HARRISBURG, Pa. (CNS) — The Pennsylvania Supreme Court ruled July 27 it will allow the release of a redacted version of a grand jury report on a months-long investigation into sexual abuse claims in six Pennsylvania dioceses, some of which go back decades.

In June the court had put a hold on the full report being released because it said it needed to review challenges filed by “many individuals” named in the report.

“A number of the petitioners asserted that they were not aware of, or allowed to appear at, the proceedings before the grand jury,” the court said in its five-page opinion issued July 23.


On July 27 the court said the report will be edited to protect the identities of those challenging its release and the redacted version can be made available to the public as early as Aug. 8 and no later than Aug. 14.

Pennsylvania Attorney General Josh Shapiro, whose office conducted the investigation into claims in the dioceses of Harrisburg, Pittsburgh, Allentown, Scranton, Erie and Greensburg, praised the court for its ruling but said in a statement that he will continue to fight to ensure that “every single victim is heard” and church officials “are held accountable.”

Two days earlier Shapiro wrote to Pope Francis July 25 asking for his help in getting the full grand jury report released to the public.

Shapiro’s office planned to issue the report at the end of June, but its release was challenged in court. On June 5, Supervising Judge Norman A. Krumenacker III of the Allegheny County Court of Common Pleas denied the petitioners. He ruled “in favor of the commonwealth and victims that our brief should be made public,” Shapiro said in response to the ruling.

The petitioners appealed and the case went to the state Supreme Court, which then led to the temporary hold on release of the full report.


In his letter to Pope Francis, Shapiro recalled the 30-minute meeting the pontiff had with a group of survivors of sexual abuse in Philadelphia at St. Charles Borromeo Seminary Sept. 27, 2015, during his U.S. pastoral visit. The group included three women and two men abused by members of the clergy or their families or their teachers.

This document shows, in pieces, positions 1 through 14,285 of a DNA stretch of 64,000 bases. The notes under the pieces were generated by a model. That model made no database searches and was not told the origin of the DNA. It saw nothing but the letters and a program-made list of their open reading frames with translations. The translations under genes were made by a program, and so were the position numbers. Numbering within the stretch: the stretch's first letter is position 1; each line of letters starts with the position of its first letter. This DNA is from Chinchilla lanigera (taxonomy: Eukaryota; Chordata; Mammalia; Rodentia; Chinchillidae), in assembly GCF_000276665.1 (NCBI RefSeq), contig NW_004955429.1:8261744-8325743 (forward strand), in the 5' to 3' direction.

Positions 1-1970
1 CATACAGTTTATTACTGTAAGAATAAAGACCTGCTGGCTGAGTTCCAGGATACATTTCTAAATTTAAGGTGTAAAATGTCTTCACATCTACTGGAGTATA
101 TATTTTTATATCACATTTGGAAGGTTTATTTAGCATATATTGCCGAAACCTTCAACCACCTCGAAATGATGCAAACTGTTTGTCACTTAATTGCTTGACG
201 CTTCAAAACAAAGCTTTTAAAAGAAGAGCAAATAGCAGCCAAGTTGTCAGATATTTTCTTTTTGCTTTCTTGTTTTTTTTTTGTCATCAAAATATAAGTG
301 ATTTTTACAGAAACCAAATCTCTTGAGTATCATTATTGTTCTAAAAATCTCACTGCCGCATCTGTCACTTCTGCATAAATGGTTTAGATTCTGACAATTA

Afterward Pope Francis told cardinals, bishops, priests and seminarians gathered at the seminary that he was overwhelmed by a sense of embarrassment and was committed to holding accountable those who harmed children.

“I continue to feel an overwhelming sense of embarrassment because of those who had in their care the little ones and caused them great harm,” he said. “I am deeply sorry. God cries.”

The crimes and sin of sexual abuse of children can no longer remain secret,” the pope said. He “committed the close vigilance of the church to protect the children, and I promise that all responsible will be held accountable.”

Shapiro wrote, “Your Holiness I respectfully request that you direct church leaders to follow the path you charted at the seminary and abandon their destructive efforts to silence the survivors. Instead please call on them to “follow the path of truth’ you laid out and permit the healing process to begin.”

The attorney general was among the city and state officials who welcome the pope to Philadelphia, where the World Meeting of Families took place. The international gathering coincided with the papal trip.

Shapiro told the pope that after the seminary meeting, “I was moved by your words, your compassion and your commitment.”

“You pledged to ‘follow the path of truth wherever it may lead. Clergy and bishops will be held accountable when they abuse or faith to protect children,'” Shapiro wrote. “Sadly, some of the clergy leading the church in Pennsylvania have failed to head your words.”

He said his office’s investigation “found widespread sexual abuse of children and a systematic cover-up by leaders of the Catholic Church.”

Shapiro claims that actions to hold up release of the findings are an effort to “silence the victims and avoid accountability.”